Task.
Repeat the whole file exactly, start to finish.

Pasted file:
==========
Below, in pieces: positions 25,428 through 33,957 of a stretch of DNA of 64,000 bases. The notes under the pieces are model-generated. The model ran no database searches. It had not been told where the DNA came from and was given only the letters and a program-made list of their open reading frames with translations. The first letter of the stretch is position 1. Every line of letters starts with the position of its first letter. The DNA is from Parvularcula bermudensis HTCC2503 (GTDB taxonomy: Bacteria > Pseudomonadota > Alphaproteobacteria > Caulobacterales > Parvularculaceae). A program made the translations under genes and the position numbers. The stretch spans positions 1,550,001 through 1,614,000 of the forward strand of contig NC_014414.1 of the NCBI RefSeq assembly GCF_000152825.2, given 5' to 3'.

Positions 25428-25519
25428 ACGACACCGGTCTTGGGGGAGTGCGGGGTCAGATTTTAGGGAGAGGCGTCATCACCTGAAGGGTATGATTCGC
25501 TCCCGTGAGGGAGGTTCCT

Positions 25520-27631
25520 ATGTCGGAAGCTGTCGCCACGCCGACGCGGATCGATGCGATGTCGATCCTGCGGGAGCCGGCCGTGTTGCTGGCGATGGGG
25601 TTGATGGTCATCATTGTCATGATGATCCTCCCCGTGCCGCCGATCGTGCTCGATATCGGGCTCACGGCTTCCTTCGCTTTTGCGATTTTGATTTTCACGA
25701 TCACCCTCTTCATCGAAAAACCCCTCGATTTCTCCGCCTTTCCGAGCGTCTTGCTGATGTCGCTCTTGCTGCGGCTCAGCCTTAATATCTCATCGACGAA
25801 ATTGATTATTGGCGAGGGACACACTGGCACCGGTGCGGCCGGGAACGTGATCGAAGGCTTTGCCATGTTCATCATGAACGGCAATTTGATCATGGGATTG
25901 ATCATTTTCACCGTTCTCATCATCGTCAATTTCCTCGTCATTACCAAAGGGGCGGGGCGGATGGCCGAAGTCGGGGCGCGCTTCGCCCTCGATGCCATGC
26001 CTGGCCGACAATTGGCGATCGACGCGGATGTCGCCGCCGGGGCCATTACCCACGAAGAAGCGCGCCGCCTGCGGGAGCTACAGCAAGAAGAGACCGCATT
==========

Below, in pieces: positions 25,428 through 33,957 of a stretch of DNA of 64,000 bases. The notes under the pieces are model-generated. The model ran no database searches. It had not been told where the DNA came from and was given only the letters and a program-made list of their open reading frames with translations. The first letter of the stretch is position 1. Every line of letters starts with the position of its first letter. The DNA is from Parvularcula bermudensis HTCC2503 (GTDB taxonomy: Bacteria > Pseudomonadota > Alphaproteobacteria > Caulobacterales > Parvularculaceae). A program made the translations under genes and the position numbers. The stretch spans positions 1,550,001 through 1,614,000 of the forward strand of contig NC_014414.1 of the NCBI RefSeq assembly GCF_000152825.2, given 5' to 3'.

Positions 25428-25519
25428 ACGACACCGGTCTTGGGGGAGTGCGGGGTCAGATTTTAGGGAGAGGCGTCATCACCTGAAGGGTATGATTCGC
25501 TCCCGTGAGGGAGGTTCCT

Positions 25520-27631
25520 ATGTCGGAAGCTGTCGCCACGCCGACGCGGATCGATGCGATGTCGATCCTGCGGGAGCCGGCCGTGTTGCTGGCGATGGGG
25601 TTGATGGTCATCATTGTCATGATGATCCTCCCCGTGCCGCCGATCGTGCTCGATATCGGGCTCACGGCTTCCTTCGCTTTTGCGATTTTGATTTTCACGA
25701 TCACCCTCTTCATCGAAAAACCCCTCGATTTCTCCGCCTTTCCGAGCGTCTTGCTGATGTCGCTCTTGCTGCGGCTCAGCCTTAATATCTCATCGACGAA
25801 ATTGATTATTGGCGAGGGACACACTGGCACCGGTGCGGCCGGGAACGTGATCGAAGGCTTTGCCATGTTCATCATGAACGGCAATTTGATCATGGGATTG
25901 ATCATTTTCACCGTTCTCATCATCGTCAATTTCCTCGTCATTACCAAAGGGGCGGGGCGGATGGCCGAAGTCGGGGCGCGCTTCGCCCTCGATGCCATGC
26001 CTGGCCGACAATTGGCGATCGACGCGGATGTCGCCGCCGGGGCCATTACCCACGAAGAAGCGCGCCGCCTGCGGGAGCTACAGCAAGAAGAGACCGCATT